That brings up another issue. Unless something radical happens, every ship transporting DilBit will be foreign-flagged. Every one. Canada has no significant foreign-going tanker fleet. That, whether the likes of Oliver or Lebel admit it or not, increases the risk. It would be a straight-forward matter to do what other countries have done and require that at least 40 percent of shipments be made in Canadian-flagged vessels. That would require that outfits like Enbridge and Kinder-Morgan, in order to move their product, become involved beyond the terminal and pay much closer attention to the safety of the route. It would be much more effective if Transport Canada was carrying out Flag-State Control instead of Port-State Control. None of that will happen, of course, and the likes of a propagandist banker like Oliver will see that it never does.

Then of course, there's this. Really, an "uncharted" sandbar? Maybe stick to deeper water next time. And there are still reports out there that the spill response vessel had a close-quarters situation with a BC Ferry. Not something which inspires confidence.

Tuesday, February 19, 2013

Recent close encounters in Active Pass

Remember back in 2007 when the Morfitt Report criticized BC Ferries for having two large ships pass each other in the middle of Active Pass?

Go here for the media-trimmed version of things.
"A collision in Active Pass could have catastrophic results -- on the travelling public, on the company, and on the economy of Vancouver Island,'' Morfitt wrote.
"BC Ferries should, as part of a formalized risk management process, undertake an assessment of the degree of risk associated with the current practice of allowing BC Ferries' vessels to transit Active Pass simultaneously.''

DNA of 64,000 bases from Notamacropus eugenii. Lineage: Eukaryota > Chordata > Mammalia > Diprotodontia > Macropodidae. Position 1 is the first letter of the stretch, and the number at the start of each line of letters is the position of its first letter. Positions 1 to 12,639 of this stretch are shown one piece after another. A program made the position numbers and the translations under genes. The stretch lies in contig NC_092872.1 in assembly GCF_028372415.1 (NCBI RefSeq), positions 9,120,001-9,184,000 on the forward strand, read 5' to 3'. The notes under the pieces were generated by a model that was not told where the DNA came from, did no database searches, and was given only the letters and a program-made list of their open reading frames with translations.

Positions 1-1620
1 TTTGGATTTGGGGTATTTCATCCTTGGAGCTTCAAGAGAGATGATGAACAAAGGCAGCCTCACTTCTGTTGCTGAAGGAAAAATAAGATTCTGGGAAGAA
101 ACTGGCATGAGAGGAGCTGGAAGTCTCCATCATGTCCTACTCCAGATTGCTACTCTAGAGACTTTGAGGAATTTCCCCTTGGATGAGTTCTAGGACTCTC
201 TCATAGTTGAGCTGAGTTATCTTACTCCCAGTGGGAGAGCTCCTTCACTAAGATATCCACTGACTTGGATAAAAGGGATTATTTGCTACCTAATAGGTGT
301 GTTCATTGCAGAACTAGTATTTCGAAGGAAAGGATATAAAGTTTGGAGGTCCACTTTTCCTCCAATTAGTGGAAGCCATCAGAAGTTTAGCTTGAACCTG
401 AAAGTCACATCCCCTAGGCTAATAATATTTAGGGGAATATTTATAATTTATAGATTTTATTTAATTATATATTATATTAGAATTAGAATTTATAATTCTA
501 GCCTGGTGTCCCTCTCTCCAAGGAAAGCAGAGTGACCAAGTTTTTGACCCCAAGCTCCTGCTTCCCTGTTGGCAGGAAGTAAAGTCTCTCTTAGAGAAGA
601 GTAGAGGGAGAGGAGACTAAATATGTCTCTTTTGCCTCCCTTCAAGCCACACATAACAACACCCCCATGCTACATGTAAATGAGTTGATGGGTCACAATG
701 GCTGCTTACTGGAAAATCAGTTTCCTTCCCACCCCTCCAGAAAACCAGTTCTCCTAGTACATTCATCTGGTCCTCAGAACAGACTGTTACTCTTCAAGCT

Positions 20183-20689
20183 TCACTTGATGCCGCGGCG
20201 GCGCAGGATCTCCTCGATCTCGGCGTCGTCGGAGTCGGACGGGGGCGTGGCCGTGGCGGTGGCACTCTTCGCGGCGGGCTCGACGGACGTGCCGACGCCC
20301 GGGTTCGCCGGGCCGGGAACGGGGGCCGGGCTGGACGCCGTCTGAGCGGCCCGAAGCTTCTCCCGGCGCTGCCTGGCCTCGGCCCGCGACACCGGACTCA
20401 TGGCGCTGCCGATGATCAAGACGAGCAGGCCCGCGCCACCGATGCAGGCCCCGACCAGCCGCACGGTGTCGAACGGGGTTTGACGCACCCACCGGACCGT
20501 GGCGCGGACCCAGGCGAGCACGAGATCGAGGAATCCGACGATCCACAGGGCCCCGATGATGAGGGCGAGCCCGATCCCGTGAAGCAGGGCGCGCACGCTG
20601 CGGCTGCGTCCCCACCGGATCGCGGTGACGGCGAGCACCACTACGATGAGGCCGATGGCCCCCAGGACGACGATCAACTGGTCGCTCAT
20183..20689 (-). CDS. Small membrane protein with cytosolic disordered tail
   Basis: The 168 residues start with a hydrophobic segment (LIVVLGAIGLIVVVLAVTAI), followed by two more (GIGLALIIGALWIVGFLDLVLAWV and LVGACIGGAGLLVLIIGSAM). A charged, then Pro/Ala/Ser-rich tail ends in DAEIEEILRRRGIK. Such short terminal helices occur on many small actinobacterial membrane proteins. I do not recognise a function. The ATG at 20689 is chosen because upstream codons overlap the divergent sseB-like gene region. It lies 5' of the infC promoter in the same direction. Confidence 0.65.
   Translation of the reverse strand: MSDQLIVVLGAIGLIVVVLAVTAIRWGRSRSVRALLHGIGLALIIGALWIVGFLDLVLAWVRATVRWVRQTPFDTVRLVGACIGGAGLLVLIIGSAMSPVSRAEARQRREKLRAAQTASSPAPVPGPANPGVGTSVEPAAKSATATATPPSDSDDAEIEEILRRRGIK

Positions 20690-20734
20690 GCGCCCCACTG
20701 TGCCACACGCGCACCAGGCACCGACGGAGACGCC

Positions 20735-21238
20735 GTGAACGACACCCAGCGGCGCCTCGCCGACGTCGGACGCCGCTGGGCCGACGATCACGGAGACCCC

Contributing to the risk "is the situation where two vessels are making the transit at a combined closing speed of 30 to 35 knots, with two 90-plus degree turns, and little room to manoeuvre if either ship has a major problem,'' Morfitt wrote.
Potential loss of steering control or propulsion, electrical blackout or human error all pose risks of these ships colliding with each other or smaller craft.
That was all in reference to two large ships, Spirit class vessels, with twin engines, twin rudders and bow thrusters. Things have changed.

BC Ferries now has two double-enders passing each other in Active Pass. The Super-C class is not as maneuverable as the Spirit class and has encountered some serious problems with the "forward" propeller control.

But that's not what this is about. Morfitt said, back in 2007, that BC Ferries use of Active Pass created a significant risk. BC Ferries responded with a risk assessment that essentially said they were handling things quite nicely  - thank you.

However, not all is well in Active Pass. In January 2013, BC Ferries had at least two dangerous close-quarters incidents in Active Pass and you, traveller, have heard nothing about them.

Monday, April 2, 2012

54 North and the plan to nowhere (Part III)

It was important to wait until the release of the federal budget to determine what should be discussed. As I pointed out in a previous submission, only immediate action by the federal government could prepare the North and Central coast of British Columbia for a massive increase in marine traffic and especially the increased numbers of large vessels moving petroleum, condensate, liquified natural gas and product.